15. The system of claim 11, wherein said selecting means comprises means for eliminating first components whose quality data does not match a statistical quality distribution of second components that interact with said first components.
16. The system of claim 11, wherein means provide the history of quality data for triggering preventive maintenance for said production facility.
17. The system of claim 11, wherein means are provided to exchange quality data electronically in predefined formats between said production facility and suppliers of components.
Description
BACKGROUND OF THE INVENTION

The present invention generally relates to supply chain management, and in particular to a computerized method and system to provide quality management in a supply chain environment including components shipment.

Today suppliers provide data typically with the component shipment as hardware components, e.g., those to be used thereafter for assembling a hardware apparatus. Such as a magnetic hard disk drive (HDD) or any other mechanic and/or electronic device. The above mentioned hardware components typically are provided to the manufacturer for their use for manufacturing, i.e., processing or assembling hardware based on these components by means of a supply chain.

In such a supply chain scenario it is known from replenishment system (RSC) disclosed in U.S. patent application Ser. No. 10/163038, of common assignee, which is hereby incorporated by reference, to manage the replenishment of this provision by all participants of the entire supply chain applicable to the manufacturer, using a so-called “Replenishment Service Center Network” (RSC@). RSC describes a method and system for the logistic management of the supply chains of digitally networked suppliers, wherein supply chain participants that are linked directly within the supply chain are identified and grouped. Further, on the side of each of the grouped supply chain participants, logistic requirements for fulfilling local supply activities to other supply chain participants of the group are determined, and logistic information between those two supply chain participants is exchanged, and the local logistic requirements on the side of each of the grouped supply chain participants depends on the contents of said exchanged logistic information controlled. This approach enables a decentralized management with considerably less efforts than the prior art approaches, wherein the collaboration and replenishment between collaborating suppliers is accomplished by computer network such as Internet.

Although the delivery or shipment of such components of a product to be manufactured by a product manufacturer has many advantages, (such as the increased flexibility in acquiring components from several component suppliers, which improves, e.g., the cost management), a corresponding supply chain management, on the other hand, has the disadvantage that quality data cannot be screened until the related components or parts thereof are already in a vendor managed inventory (VMI) or in an underlying manufacturing or in the processing line. Quality data does not receive the product manufacturer on-line which implies that the data transfer within an entire quality value chain is rather complicated.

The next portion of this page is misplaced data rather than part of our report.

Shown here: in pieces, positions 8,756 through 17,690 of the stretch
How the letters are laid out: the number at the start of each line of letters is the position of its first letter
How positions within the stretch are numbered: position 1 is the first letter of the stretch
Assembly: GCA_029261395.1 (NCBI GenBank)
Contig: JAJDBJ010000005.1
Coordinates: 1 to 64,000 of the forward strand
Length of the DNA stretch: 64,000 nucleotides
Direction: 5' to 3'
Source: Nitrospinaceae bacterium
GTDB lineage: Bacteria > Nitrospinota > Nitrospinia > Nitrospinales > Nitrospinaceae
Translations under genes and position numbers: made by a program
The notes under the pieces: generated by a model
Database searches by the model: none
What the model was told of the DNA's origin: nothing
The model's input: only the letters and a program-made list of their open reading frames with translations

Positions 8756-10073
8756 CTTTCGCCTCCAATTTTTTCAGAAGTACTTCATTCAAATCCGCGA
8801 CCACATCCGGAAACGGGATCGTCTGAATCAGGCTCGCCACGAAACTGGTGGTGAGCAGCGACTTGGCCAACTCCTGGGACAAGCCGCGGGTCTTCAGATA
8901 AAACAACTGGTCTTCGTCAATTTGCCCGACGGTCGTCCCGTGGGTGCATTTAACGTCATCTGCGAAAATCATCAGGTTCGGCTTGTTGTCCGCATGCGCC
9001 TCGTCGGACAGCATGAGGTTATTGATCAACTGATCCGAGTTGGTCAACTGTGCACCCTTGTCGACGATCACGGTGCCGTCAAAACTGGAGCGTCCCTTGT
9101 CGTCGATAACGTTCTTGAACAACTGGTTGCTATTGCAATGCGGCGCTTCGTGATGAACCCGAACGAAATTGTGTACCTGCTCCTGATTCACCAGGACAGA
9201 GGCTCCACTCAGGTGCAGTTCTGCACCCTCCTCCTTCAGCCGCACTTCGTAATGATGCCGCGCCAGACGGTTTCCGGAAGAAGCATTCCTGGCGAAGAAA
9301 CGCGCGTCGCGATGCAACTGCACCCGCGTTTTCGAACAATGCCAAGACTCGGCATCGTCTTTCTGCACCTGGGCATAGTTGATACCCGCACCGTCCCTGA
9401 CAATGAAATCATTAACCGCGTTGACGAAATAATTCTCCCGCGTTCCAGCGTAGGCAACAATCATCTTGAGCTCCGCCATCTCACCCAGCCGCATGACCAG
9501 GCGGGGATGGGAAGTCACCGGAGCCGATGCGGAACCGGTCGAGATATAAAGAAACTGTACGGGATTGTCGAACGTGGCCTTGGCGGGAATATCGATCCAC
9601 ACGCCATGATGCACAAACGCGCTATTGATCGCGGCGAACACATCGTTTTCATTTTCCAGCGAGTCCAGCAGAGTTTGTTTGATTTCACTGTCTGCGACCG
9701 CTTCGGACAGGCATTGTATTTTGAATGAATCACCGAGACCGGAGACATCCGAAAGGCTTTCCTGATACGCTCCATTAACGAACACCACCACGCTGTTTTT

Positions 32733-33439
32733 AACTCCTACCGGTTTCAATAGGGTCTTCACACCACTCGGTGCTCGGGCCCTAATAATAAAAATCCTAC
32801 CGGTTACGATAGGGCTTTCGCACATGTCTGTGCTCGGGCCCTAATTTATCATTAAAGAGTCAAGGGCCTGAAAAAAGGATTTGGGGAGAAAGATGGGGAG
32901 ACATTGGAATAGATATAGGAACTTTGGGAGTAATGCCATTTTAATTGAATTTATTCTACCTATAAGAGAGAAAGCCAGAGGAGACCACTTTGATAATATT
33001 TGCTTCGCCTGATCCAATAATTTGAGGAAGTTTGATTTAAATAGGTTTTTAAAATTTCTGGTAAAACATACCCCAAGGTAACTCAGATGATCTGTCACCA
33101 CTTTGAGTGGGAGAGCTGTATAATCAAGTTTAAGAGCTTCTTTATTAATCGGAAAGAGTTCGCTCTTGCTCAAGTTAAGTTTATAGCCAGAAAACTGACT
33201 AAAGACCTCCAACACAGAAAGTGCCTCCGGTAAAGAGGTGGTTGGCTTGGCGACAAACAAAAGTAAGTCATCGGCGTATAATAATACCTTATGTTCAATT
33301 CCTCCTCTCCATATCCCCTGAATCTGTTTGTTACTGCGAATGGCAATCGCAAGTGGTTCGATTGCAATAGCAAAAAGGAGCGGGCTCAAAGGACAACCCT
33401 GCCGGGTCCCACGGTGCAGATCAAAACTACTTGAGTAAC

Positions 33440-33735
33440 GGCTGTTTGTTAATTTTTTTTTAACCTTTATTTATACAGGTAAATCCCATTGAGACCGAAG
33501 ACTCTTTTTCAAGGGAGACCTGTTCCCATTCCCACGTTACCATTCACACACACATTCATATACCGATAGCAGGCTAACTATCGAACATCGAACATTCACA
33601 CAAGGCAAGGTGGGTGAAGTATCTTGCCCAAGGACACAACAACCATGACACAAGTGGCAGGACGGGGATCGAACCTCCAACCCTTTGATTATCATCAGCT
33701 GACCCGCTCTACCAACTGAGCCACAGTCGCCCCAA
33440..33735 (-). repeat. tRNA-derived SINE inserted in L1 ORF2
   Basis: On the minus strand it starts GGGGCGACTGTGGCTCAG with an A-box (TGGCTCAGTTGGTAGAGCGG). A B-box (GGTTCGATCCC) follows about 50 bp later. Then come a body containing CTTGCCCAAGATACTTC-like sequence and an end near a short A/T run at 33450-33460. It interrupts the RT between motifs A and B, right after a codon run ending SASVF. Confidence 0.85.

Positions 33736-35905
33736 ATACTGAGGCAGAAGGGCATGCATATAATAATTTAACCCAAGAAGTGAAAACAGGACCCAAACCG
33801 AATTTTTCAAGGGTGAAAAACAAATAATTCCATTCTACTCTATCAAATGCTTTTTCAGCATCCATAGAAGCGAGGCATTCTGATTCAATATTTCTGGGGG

Referring now to FIG. 1, the basic principles of the underlying prior art Replenishment Service Center network (RSC@) environment are illustrated. Shown therein is a computer-implemented system for managing a supply chain as described in U.S. patent application Ser. No. 10/163038. The supply chain consists of a supplied company 200, preferably a product manufacturer, and a number of suppliers referenced A-C 204-206. The entire supply chain hereby is managed using Internet 208 as the communication channel outside the supplied company 200 and using a proprietary intranet 210 inside the supplied company 200.

On the supplied company 200 side, the whole supply chain is managed using an internal Lotus Notes™ (in the following “LNotes”) server 212 that is connected to an SAP™ server 214. The SAP server 214 is used to manage the whole supply chain on an administrative level, wherein LNotes server 212 is used to communicate with an external LNotes server 216 that is used to manage the necessary communication between the supplied company 200 and the suppliers 202-206 and the communication between grouped suppliers as described above. Between internal LNotes server 212 and external LNotes server 216, preferably, a firewall 218 is arranged in order to secure the supplied company 200 intranet 210 against unauthorized accesses from outside.

The SAP server 214, in particular, transmits release order information to internal LNotes server 212. According to the invention, it additionally delivers replenishment forecast information to the internal Lnotes server 212 which is then transferred to suppliers 202-206. Outside the intranet of the supplied company 200, the external LNotes server 216 is interconnected with each of the suppliers 202-206 via Internet 208. In addition, the external LNotes server 216 is connected to the above mentioned Replenishment Service Center (RSC) 220 which again is connected to a factory 222 for assembling devices for the supplied company 200 using modules or parts obtained from the suppliers A-C 202-206. These modules or parts are physically transported from each supplier A-C 202-206 to RSC 220 and the factory 222 via common transport channels 224 like known transport service companies.

The assembled devices are finally transported from the factory 222 to the supplied company 200 via another transport channel 226, designated herein as “physical goods transfer channels”” Physical transportation of the modules and the assembled devices is managed using a freight server 228 that is connected to the RSC 220 via data lines 230.

SUMMARY OF THE INVENTION